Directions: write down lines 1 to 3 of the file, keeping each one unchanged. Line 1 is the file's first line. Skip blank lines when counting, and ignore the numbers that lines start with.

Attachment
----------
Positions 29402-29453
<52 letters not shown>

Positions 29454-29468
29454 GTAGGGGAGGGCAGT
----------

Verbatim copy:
Positions 29402-29453
<52 letters not shown>

Positions 29454-29468